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“ AS when two pilgrims in a forest stray
It is a Maxim, unexceptionably acceded to, by the best men and the best authors, that great respect is due to the public eye, and, much more, to the public mind. To this principle I most perfectly assent. I shall therefore feel it a moral obligation, not to force myself on their notice, without that deferential introduction they have an unquestionable right to demand : as
BO measure of conceit can scarcely surpass, or be more offensive than that, which impels a writer to presume, that he may boldly claim that candid attention, which the most exalted merit should not blush to solicit, from an intelligent community.
Thus much by way of apology, and in order to conciliate that liberal sentence from the perusal of the subsequent strictures, which I am anxious they should receive; especially, as they profess to contąin, what either commands the highest regard, or else, what may be thrown aside, as a matter of indifference and mere literary amusement. For, in this instance, there is, what seldom occurs, no medium, no other alternative. Either they are the intellectual dream of a misguided imagination, or, they should engage the utmost powers and faculties of the human soul.
The best improvement, I apprehend, that can possibly be made of universal kistory, is, to consider it as the History of Reason, Philosophy, Virtue, and Morals. In the annals of HUMAN REASON, which we have very accurately inspected, though that faculty has been so often represented as the boasted distinction of our species, nothing has ever been exhibited to us in a more obscure and cloudy medium. Notwithstanding the learning and ingenuity, the time and the talents, which have been devoted to this discussion, it is a fact, that it remains to this hour almost as undefined and equivocal a thing, as it was in the days of the Stagyrite ; who is thought to have possessed an acuteness of penetration and argument, which no subtilty can exceed. He seems to have looked down indeed, in all the pride of fancied superiority, upon the rational endowments of his great predecessors, Socrates and Plato. And yet, are we not, even now, with all the advantages accruing from many intervenient centuries, as much in the dark, as to the inherent properties of human Reason, and the extent of its unassisted energies, as if the subject had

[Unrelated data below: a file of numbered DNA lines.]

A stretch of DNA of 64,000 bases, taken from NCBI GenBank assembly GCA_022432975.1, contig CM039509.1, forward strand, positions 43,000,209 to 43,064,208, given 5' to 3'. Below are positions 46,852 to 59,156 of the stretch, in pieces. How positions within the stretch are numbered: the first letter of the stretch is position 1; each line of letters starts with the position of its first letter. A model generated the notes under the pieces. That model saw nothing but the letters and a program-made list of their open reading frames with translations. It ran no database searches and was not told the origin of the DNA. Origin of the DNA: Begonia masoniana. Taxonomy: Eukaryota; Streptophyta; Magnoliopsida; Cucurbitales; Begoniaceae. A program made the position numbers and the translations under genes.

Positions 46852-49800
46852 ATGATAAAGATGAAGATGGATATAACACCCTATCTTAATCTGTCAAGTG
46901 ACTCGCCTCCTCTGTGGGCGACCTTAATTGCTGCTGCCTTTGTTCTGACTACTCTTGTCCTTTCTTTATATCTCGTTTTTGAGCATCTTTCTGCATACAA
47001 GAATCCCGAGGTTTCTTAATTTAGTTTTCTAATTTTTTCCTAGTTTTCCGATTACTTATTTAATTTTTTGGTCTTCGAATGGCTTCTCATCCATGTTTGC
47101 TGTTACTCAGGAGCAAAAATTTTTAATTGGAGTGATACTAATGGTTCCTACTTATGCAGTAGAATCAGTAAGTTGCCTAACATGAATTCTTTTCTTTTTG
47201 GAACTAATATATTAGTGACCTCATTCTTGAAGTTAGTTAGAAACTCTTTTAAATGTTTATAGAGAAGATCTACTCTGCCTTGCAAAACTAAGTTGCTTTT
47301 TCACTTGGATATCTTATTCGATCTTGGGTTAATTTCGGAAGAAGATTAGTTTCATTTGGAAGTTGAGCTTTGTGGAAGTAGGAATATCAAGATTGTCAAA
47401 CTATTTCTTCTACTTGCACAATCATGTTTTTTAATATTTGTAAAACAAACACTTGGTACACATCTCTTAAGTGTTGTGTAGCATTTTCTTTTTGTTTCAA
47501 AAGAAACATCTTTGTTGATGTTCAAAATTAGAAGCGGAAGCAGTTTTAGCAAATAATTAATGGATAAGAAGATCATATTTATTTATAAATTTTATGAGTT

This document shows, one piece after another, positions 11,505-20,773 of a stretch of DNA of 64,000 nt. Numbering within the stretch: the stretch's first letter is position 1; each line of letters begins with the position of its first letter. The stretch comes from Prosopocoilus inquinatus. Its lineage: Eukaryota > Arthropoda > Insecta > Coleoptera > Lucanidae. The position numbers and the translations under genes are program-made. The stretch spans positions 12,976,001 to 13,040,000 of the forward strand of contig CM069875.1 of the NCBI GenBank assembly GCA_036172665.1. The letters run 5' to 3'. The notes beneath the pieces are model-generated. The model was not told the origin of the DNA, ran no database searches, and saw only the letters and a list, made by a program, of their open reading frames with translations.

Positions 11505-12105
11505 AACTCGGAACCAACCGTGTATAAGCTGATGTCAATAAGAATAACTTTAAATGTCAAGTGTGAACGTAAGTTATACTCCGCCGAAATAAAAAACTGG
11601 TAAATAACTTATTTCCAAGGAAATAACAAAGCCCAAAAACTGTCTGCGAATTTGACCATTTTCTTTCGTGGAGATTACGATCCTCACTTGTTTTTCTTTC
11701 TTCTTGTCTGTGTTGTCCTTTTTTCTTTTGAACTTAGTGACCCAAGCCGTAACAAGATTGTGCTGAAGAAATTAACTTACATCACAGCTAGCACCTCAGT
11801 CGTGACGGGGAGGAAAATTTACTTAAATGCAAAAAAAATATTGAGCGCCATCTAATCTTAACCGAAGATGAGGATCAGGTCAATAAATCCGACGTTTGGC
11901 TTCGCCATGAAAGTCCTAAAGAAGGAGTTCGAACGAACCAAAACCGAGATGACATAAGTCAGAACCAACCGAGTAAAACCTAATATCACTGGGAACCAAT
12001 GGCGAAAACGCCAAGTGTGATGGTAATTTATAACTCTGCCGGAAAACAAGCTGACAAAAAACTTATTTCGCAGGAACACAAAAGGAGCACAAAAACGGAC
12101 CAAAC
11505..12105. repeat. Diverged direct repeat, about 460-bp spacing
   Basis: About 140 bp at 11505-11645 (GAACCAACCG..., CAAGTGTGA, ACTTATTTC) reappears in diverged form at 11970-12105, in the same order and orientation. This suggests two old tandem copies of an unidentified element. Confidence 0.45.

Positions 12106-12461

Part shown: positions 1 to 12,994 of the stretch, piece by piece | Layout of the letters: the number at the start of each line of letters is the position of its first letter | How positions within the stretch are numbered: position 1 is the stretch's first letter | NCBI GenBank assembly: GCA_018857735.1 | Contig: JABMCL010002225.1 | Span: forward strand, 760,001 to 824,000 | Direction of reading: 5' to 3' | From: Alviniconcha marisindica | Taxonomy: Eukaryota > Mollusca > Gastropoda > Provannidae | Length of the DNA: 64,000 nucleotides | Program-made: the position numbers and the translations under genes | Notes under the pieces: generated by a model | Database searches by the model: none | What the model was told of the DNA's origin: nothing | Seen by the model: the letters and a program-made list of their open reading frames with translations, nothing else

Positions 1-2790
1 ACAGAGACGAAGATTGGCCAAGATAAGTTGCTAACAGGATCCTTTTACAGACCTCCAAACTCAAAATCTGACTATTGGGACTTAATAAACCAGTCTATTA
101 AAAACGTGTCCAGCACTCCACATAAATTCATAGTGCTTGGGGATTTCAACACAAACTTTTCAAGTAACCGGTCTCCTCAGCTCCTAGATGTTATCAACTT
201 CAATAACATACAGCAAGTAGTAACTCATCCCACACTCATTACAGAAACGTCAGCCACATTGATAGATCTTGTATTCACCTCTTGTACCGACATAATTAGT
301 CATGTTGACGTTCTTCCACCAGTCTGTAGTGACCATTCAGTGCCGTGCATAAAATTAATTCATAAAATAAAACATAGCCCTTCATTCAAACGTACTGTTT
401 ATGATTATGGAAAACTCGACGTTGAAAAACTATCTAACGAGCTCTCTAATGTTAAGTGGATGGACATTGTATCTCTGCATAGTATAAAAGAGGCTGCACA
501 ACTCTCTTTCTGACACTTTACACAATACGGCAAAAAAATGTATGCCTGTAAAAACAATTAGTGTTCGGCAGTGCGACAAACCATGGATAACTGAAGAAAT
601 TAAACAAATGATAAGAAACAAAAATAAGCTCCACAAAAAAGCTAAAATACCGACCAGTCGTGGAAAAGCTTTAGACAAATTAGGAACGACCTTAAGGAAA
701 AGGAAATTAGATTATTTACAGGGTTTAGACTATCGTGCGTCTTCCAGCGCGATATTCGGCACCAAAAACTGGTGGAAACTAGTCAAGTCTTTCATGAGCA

never been agitated ? A very lively Philosopher, by far too much read and admired, has been, for once, ingenuous enough to confess, that “this same Reason " is a very ridiculous thing, and borders
very much upon folly.” Even in natural pursuits, or physical inquiries, it is, as another Philosopher, of less brilliancy, but greater sagacity, has expressed 'it, “ Ratio mersa et confusa.” And if, in these inferior matters, it be so weak and incompetent, can it be less so, in objects infinitely more sublime? The impartial history of human Reason would not reflect much honour
human nature*. * Reid's admirable essays on the intellectual powers of man are an incontestible proof of this. They impressed this idea very powerfully on my mind, as I once travelled through them with close attention. The philosophy of the human mind, as it has been called, is indeed, next to its moral depravity, one of the most humiliating scenes, that has ever been exhibited to the inquiring part of our species. I have compared it, in some solitary hour of amusement, tó a grave harlequin, with his coat of many colours, playing tricks upon our mental faculties. Thus, some of the philosophers undertake to prove, that there is no such thing as matter; others, that there is no sucha
Little, however, as it seems to have been generally understood, or satisfactorily defined—that there is such a faculty in man is universally admitted. But, so long as the subject is agitated in a way of metaphysical investigation, it is to be feared, that it will remain in its present state of obscurity: not but what one thing is sufficiently clear, and of no trifling importance, that Reason, as a faculty, is indeed the Cause, but, in no sense, the Rule, of
thing as spirit in man; some, that there is no First intelligent Cause at all ; others, that we see every thing in God; some talk of “the taleology of nature ;” others, of “ the cosmological contest into which reason falls with itself!" If all this be not transcendental and chaotic nonsense, what is ? It is really astonishing, how the rational intellect can ever be even diverted with such prostitution of time and talents. There is something like wisdom in the writer, who, perfectly competent for the purpose, has had so much moral magnanimity, as to tell the world, that, “Philosophers have hitherto been only imposing on themselves and others, by words without meaning.” One of their own tribe indeed has discovered, in this enlightened era, that “men are only educated monkies !” and these may be some of their monkey pranks,